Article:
Text Hung Tran
“I’d clean out Vivienne Westwood in my Galliano gown,” she sung, as her arms held on anxiously to a swinging anchor. I was eleven years old when Gwen Stefani released “Rich Girl,” a catchy, gloriously choreographed video with lyrics written in the counterfactual conditional. Stefani, of course, had just embarked on what would become a hugely successful solo career. The irony flew straight over my head: her hypothetical penury, her culturally appropriative art direction, becoming clear only in hindsight. This was my first introduction to Galliano, and by extension, Dior. I spent the next few years researching and trying to make sense of this couturier, whose tinged, stately accent and flared moustache became its own caricature. And these weren’t exactly fun days for me—there was a lot of self-policing and self-preservation, as any boy who likes other boys would know. Galliano, to me, was the most magnificent, charismatic man in the world. Shameless about it, too.
Perhaps too shameless about it. His flamboyant flair wasn’t limited to the theatre of his runway presentations; theatre built itself around him. Prestige were mistook for promise, and mixed with alcohol, sleeping pills and stress—which Galliano claims contributed to his downward spiral—anti-Semitic vitriol was recorded on camera. Not just offensive, but cause for criminal conviction in France. Galliano’s departure from Dior has been well documented. No summary, and certainly no apologies, will be offered here. But since then, Galliano has undergone drug and alcohol rehabilitation; extended formal apologies to, and received welcome from, the Anti-Defamation League; as well as a brief residency at Oscar de la Renta’s studio. Earlier this year, Galliano became creative director of Russian perfume retailer L’Etoile.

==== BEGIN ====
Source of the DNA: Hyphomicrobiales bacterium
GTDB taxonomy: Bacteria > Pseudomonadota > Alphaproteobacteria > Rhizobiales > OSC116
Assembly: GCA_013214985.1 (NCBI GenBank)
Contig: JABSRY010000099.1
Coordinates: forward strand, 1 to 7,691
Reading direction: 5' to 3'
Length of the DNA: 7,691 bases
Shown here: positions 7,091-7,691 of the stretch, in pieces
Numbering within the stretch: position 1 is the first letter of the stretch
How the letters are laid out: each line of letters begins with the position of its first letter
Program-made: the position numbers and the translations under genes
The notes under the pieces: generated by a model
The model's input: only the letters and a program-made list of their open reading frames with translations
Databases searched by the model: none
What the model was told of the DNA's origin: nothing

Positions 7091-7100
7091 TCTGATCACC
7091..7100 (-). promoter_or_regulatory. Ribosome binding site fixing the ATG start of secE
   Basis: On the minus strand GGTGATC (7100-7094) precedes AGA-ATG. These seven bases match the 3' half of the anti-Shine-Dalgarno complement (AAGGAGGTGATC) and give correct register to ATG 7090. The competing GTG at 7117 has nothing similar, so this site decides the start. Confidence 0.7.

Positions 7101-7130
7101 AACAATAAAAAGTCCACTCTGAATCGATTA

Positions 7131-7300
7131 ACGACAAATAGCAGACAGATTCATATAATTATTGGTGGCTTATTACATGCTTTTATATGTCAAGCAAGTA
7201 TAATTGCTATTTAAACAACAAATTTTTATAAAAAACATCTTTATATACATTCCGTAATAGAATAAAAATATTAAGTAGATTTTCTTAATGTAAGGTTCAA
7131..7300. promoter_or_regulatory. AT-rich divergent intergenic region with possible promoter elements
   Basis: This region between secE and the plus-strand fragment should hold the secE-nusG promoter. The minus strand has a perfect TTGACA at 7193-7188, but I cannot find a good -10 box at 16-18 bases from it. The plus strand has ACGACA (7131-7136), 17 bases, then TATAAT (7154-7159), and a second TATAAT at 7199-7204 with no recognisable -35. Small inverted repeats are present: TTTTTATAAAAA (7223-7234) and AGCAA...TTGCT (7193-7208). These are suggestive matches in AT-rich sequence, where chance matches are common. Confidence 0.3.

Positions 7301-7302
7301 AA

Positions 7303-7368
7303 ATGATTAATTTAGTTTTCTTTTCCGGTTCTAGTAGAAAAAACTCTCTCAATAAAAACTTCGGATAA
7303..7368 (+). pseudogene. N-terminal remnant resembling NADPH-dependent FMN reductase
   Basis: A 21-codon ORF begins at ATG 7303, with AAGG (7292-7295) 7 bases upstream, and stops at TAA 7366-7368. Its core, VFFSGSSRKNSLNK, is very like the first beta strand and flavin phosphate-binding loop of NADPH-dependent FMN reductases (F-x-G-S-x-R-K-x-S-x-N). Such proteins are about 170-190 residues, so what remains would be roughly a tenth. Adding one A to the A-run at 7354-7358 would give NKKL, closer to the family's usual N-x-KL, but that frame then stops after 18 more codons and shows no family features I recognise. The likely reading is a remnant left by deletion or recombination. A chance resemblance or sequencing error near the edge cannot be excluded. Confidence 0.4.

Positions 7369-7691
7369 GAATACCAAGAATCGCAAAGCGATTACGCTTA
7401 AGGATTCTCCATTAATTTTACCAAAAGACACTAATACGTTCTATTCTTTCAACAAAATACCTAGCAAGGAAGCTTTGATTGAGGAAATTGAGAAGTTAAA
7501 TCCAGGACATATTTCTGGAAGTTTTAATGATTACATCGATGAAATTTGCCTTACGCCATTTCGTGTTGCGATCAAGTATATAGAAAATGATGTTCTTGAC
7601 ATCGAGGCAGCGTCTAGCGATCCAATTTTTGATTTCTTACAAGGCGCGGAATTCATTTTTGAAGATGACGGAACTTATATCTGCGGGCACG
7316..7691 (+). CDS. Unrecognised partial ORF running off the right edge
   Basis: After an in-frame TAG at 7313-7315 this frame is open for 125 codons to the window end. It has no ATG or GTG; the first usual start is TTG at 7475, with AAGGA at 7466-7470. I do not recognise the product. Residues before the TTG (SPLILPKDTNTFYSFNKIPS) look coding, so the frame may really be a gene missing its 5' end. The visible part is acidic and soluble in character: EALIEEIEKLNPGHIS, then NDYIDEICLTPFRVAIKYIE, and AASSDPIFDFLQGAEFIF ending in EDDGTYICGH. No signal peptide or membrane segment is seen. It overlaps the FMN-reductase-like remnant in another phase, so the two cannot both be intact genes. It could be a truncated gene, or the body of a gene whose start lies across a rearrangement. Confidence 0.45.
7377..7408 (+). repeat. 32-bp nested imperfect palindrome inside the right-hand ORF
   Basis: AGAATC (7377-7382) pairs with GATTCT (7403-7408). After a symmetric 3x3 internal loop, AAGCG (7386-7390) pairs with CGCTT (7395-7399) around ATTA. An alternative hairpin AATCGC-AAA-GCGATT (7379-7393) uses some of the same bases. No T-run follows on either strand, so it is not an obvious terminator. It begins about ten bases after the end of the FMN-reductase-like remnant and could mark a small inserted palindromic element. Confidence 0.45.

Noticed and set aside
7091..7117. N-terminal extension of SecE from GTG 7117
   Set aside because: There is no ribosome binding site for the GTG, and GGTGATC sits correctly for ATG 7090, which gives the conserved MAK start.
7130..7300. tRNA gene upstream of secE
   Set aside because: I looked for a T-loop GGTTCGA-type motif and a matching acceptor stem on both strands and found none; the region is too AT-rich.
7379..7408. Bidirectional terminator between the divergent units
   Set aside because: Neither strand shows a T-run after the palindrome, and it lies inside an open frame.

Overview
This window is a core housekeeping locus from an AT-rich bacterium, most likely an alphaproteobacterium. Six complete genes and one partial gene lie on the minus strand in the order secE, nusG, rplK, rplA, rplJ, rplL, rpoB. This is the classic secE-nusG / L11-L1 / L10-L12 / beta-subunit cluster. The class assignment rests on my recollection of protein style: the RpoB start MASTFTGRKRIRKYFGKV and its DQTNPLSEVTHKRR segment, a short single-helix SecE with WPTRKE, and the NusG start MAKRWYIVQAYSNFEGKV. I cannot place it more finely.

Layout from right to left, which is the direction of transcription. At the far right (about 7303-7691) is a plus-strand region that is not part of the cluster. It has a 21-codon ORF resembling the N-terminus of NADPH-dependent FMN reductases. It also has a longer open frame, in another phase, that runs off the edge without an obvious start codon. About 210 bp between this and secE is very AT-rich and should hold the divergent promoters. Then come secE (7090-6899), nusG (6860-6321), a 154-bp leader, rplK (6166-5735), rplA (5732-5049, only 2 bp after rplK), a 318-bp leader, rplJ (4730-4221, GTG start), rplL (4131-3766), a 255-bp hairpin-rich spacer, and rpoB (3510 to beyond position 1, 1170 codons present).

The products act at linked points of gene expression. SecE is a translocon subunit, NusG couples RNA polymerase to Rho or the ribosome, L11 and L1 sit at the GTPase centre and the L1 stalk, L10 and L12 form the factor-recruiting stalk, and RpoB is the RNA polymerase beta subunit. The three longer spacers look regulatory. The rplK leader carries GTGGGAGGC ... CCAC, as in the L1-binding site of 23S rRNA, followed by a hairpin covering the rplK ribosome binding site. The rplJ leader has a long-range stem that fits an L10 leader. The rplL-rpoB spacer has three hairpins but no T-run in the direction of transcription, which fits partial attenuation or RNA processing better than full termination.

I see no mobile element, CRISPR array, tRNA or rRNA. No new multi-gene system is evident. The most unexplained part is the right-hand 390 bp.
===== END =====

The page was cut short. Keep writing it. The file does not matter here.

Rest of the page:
Maison Martin Margiela, on the other hand, weaponized anonymity as a lucrative form of cultural cool. Kanye West dropped the name in a song, H&M dropped it in stores a year later, and the purists dropped their jaws. Some screamed sacrilege; some couldn’t wait to tell their friends that they had known about the brand pre-Kanye. And people actually suffered a sleepless night in the cold to buy the clothes in stores. Yet, it wasn’t the first time that the avant-garde lifted the smoke screen: Comme des Garcons and Viktor & Rolf—majority owned, with Maison Martin Margiela, by Italian company Only The Brave (OTB)—had already partnered with H&M. The difference this time, though, was that Martin Margiela himself had no influence over the operation, having departed from his namesake company in 2009. The founder would have detested the collection, the bastardisation of his genius watered down and hyped up for empty profit. All conjecture, of course—Martin doesn’t do interviews.
Maison Martin Margiela Fall/Winter 2007
This is precisely the current complaint: it’s about integrity and honour. Or something. Certainly, there must be some referential nod to founding designers, but there comes a point where retrospection turns reactionary. Alexander McQueen famously despised Givenchy, or at least, the aristocratic aestheticism that kept the house and its licenses buoyant. He later stated that his contract “was not conducive to creativity,” unsurprising for a brash Englishman at a company founded by French nobility. There was also controversy when Raf Simons, whose creative epiphany struck when he attended his first Maison Martin Margiela show in 1989, joined Jil Sander: Simons had never formally designed women’s ready-to-wear. Poetry, punk and pragmatism united beautifully. And, of course, there’s Hedi Slimane, whose borderline pathological disregard for the late Saint Laurent still raises eyebrows. That, and profits.